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Crypto mining as a tool to bolster money laundering capabilities extends beyond nation states actors, holding special appeal to conventional criminals, according to a new report by blockchain forensic firm Chainalysis.
Sanctioned nation-states such as Iran have reportedly resorted to crypto mining as a means to accumulate capital outside the conventional financial system. In a recent development, cybersecurity company Mandiant also revealed how the Lazarus Group, the infamous North Korean hacking syndicate, has been using pilfered cryptocurrencies such as to obtain newly-mined crypto through hashing rental and cloud mining services.
To put it simply, cyber criminals use stolen crypto to mine “clean” coins and launder them through various services.
These services, according to Chainalysis, include an unnamed “mainstream exchange” that was identified as receiving “substantial funds” from both mining pools and wallets associated with ransomware activities.
One such identified deposit address has received as much as $94.2 million, with $19.1 million originating from ransomware addresses and $14.1 million coming from mining pools.
What Chainalysis, however, noted is that in some cases the ransomware wallet in question was sending funds to a mining pool—“both directly and via intermediaries.”
“This may represent a sophisticated attempt at money laundering, in which the ransomware actor funnels funds to its preferred exchange via the mining pool in order to avoid triggering compliance alarms at the exchange,” the report read.
Chainalysis also claims that the “abuse of mining pools by ransomware actors may be rising” — referring to its data, the firm said that “since the start of 2018, we’ve seen a large, steady increase in value sent from ransomware wallets to mining pools.”
Mining pools and ransomware addresses have collectively transferred cryptocurrency worth at least $1 million to a total of 372 exchange deposit addresses, said Chainalysis.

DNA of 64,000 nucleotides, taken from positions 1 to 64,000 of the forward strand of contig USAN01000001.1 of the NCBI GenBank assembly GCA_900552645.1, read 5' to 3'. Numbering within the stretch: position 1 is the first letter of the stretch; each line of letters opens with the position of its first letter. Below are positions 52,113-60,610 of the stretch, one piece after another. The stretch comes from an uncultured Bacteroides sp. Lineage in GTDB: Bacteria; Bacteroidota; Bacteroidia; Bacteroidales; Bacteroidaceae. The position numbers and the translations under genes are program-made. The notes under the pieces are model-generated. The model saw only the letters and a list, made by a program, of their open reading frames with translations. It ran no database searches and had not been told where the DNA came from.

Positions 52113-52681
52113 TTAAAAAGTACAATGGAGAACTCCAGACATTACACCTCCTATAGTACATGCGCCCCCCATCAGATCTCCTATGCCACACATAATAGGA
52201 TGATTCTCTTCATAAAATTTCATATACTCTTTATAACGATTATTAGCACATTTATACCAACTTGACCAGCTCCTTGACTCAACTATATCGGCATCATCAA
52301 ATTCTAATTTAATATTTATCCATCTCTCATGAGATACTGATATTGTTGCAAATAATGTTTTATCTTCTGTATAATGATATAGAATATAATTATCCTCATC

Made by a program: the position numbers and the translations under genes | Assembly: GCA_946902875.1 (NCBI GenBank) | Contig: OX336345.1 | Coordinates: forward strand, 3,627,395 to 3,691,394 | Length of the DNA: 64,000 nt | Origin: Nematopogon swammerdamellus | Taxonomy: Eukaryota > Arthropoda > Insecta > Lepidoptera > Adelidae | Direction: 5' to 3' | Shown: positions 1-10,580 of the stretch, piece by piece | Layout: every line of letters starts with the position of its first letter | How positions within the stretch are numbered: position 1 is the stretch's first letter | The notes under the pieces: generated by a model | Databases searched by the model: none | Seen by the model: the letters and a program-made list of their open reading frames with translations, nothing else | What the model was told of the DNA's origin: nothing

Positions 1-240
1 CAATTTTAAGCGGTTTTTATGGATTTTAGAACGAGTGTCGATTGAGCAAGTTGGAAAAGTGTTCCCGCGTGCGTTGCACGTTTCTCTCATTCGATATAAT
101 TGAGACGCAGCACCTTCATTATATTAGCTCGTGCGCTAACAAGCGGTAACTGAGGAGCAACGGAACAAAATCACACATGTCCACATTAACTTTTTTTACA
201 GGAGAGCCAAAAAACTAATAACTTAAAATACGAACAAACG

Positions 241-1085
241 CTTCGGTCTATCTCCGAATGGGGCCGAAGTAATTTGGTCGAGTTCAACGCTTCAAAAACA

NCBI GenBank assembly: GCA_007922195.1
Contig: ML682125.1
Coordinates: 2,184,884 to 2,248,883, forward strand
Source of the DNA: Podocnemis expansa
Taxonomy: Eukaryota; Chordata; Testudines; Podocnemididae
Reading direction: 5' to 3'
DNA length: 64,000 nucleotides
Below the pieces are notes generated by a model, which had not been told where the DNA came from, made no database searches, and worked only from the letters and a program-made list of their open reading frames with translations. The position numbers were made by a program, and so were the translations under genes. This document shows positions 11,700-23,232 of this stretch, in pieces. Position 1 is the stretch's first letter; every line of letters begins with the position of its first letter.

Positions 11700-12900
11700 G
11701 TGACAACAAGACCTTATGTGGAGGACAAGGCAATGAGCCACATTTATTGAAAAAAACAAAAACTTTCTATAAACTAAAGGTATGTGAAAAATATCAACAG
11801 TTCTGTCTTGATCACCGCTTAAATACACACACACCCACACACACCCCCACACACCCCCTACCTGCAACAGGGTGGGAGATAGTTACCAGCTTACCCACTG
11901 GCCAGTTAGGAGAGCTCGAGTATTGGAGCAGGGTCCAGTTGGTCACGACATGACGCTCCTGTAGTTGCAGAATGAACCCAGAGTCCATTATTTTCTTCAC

The firm believes that instances like this suggest that ransomware actors are attempting to make their ill-gotten funds appear as proceeds from crypto mining activities.
Since the start of 2018, these exchange deposit addresses have received a total of $158.3 million from ransomware addresses said Chainalysis, while stressing that “this figure is likely an underestimate.”
In another notable example of cybercriminals turning to mining pools, Chainalysis points to BitClub, the infamous crypto Ponzi scheme that lured thousands of investors between 2014 and 2019 with false promises of Bitcoin mining operations that would pay out enormous returns.
According to the firm, BitClub Network transferred millions of dollars worth of Bitcoin to wallets linked to “underground money laundering services” believed to be located in Russia. Subsequently, over the course of three years, those money laundering wallets transferred Bitcoin to deposit addresses at two widely recognized exchanges.
During the same timeframe, between October 2021 and August 2022, an unnamed Bitcoin mining operation based in Russia also transferred millions of dollars worth of Bitcoin to the very same deposit addresses at both exchanges.
One of the wallets alleged to be associated with the money launderers also received funds from BTC-e, the crypto exchange accused by the U.S. government of facilitating money laundering and operating an unlicensed money service business.
BTC-e was also allegedly involved in the handling of funds stolen from Mt. Gox, the largest Bitcoin exchange back in the early 2010s.
As a result of these allegations, BTC-e was seized by U.S. authorities in July 2017, its website was taken down, and its founder, Alexander Vinnik, was arrested in Greece in July 2017.
"We believe it’s possible that the money launderers in this case purposely mingled funds from BitClub and BTC-e with those gained from mining in order to make it look like all of the funds sent to the two exchanges came from mining," said Chainalysis.
According to the firm, “deposit addresses fitting that profile have received just under $1.1 billion worth of cryptocurrency from scam-related addresses since 2018.”
Chainalysis asserts that one crucial solution to “ensure that mining, which is a core functionality of Bitcoin and many other blockchains, isn’t compromised,” is for mining pools and hashing services to implement rigorous wallet screening procedures, including Know Your Customer (KYC) protocols.
The firm also insists that by utilizing blockchain analysis and other available tools to verify the source of funds and rejecting cryptocurrencies originating from illicit addresses, these screening measures can effectively prevent bad actors from exploiting mining as a means of money laundering.